Donald's Encyclopedia of Popular Music



(b Hiram Hank Williams, 17 September 1923, near Georgiana AL; d 1 January 1953 in the back seat of a chauffered Cadillac, somewhere in Virginia.) Singer-songwriter, the biggest star in the history of country music. His father was largely absent, something of an invalid because of WWI injuries; his mother was an extremely demanding woman, but perhaps had to be, running a household in extreme Southern poverty during the Depression. Williams was influenced by a black street singer called Tee-Tot (Rufe Payne), and started a band while still in school; he sang on KSFA radio (Montgomery) age 13 and served a long, hard apprenticeship in Southern honky tonks ('blood buckets'). He married Audrey in 1944 at a gas station; he took songs to Acuff-Rose in Nashville and made his first records for Sterling in 1946; he was booked on the Louisiana Hayride, and Fred Rose took him to the new MGM label in 1947. A sensational guest spot on Grand Ole Opry singing his hit 'Lovesick Blues' '49 (ironically a song older than he was) led to a contract, despite his reputation for unreliability and a lingering dislike of the honky-tonk genre at the Opry.

He often bought lyrics from others (a common practice in country music) and always had a pocketfull of scraps of paper with ideas and lines jotted down. Rose produced recording sessions and co-wrote some songs (but rarely took a credit); his son Wesley hawked them around to pop A&R men, and Mitch Miller said that Jerry Wexler deserved some credit too: Miller at Columbia assigned 'Cold, Cold Heart' to Tony Bennett, who didn't like Williams's record, but Bennett's was a no. 1 pop hit '51, and many more songs became crossovers: 'Half As Much' (Rosemary Clooney), 'Jambalaya' (Jo Stafford), 'Your Cheatin' Heart' (Frankie Laine, Joni James), 'There'll Be No Teardrops Tonight' (Bennett), 'Hey Good Lookin' ' (a duet by Laine and Stafford) were pop hits, and 'Kaw-Liga' got pop radio play, covered by Delores Gray and Champ Butler, while Williams's own recordings made the country chart: he had 27 top ten hits 1949-53. Among his others: 'I'm So Lonesome I Could Die', 'Baby We're Really In Love', 'Settin' The Woods On Fire', 'I'll Never Get Out Of This World Alive' (which climbed the charts after he died). He insisted on using own band, the Drifting Cowboys, on recording sessions, not usual then, and allowed his sidemen to shine. Fiddler Jerry Rivers and steel guitarist Don Helms swooned and swaggered as necessary, never playing one note too many, and were an integral part of some of the greatest country records ever made.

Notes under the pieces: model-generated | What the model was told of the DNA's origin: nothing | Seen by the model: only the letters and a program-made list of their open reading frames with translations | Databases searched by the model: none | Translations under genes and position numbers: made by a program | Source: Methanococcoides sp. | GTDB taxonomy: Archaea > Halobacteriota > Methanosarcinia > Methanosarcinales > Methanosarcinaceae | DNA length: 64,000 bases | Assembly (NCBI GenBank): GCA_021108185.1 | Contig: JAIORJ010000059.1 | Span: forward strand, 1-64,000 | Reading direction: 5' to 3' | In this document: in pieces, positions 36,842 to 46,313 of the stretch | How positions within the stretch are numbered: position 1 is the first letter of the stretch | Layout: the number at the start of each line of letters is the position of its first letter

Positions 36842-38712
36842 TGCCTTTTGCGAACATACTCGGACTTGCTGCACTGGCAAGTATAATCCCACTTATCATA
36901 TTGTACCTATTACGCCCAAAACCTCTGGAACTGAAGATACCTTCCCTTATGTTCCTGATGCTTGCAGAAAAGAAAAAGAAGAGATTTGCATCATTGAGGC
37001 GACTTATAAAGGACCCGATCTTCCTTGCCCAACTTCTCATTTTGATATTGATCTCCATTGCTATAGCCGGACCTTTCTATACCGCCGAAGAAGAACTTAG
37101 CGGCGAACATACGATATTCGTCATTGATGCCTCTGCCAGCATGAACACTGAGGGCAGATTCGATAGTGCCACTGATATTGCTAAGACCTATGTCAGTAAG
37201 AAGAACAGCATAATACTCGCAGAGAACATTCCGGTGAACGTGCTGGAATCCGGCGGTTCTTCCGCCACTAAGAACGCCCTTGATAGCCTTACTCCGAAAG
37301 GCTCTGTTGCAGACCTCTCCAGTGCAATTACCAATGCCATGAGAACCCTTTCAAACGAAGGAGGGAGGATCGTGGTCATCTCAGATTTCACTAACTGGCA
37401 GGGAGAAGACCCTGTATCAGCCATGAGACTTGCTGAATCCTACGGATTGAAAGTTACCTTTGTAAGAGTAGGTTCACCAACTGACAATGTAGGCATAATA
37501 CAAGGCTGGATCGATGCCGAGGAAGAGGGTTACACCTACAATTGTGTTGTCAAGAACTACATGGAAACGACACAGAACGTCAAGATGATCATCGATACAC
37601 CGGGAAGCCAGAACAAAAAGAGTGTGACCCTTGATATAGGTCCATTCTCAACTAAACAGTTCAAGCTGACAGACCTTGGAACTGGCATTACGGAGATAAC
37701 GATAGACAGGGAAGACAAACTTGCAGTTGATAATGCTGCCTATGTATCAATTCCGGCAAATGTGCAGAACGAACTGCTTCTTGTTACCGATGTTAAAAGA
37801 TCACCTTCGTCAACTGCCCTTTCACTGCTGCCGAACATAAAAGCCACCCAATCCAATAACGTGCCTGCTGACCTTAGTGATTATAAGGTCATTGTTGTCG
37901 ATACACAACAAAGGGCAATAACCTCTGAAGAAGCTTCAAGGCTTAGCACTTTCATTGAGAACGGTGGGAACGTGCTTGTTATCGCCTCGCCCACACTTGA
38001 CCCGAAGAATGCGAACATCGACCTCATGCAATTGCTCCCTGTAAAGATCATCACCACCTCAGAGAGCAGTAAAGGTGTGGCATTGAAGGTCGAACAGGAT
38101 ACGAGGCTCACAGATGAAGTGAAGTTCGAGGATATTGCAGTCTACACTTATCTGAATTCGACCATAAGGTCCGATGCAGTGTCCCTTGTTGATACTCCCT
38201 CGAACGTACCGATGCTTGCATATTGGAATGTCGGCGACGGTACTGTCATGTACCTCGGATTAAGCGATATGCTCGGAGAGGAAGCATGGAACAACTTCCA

In many ways Williams was a precursor of Elvis Presley as a culture hero: he was a perfect singer for the genre, with evident unforced sympathy for the predicament of his fans (mostly poor white Southerners), and a considerable effect on women causing many a fist-fight in the early days. He was also funky in performance: e.g. in 'I Won't Be Home No More', each group of words seems to be sung to a triplet, but the number of syllables is always more than three; in the centre of a line, two words may be sung on two different notes but apparently on same beat, while in their solos fiddler Jerry Rivers and steel guitarist Don Helms float over the beat: the result is an insouciant swagger which suits the bravado of the lyrics. Although he never read anything but comics and trade charts, his memorable (if sometimes interchangeable) tunes and simple rhyming lyrics added up to folk-poetry; he was one of the great modern troubadours. He wrote about 125 songs, including religious songs he called hymns; also sentimental/moralizing monologues as Luke the Drifter. He was an alcoholic and addicted to painkillers (probably due to an untreated birth defect, spina bifida). Much of his material (both happy and sad) came out of his stormy eight-year marriage to Audrey, who wanted to be a star herself (without much talent, though they recorded duets). He was divorced, remarried (to Betty Jean Jones, who later married Johnny Horton) and fired from the Opry, all in 1952, and his last few months were hell: he returned to the Hayride and planned a comeback, but didn't make it.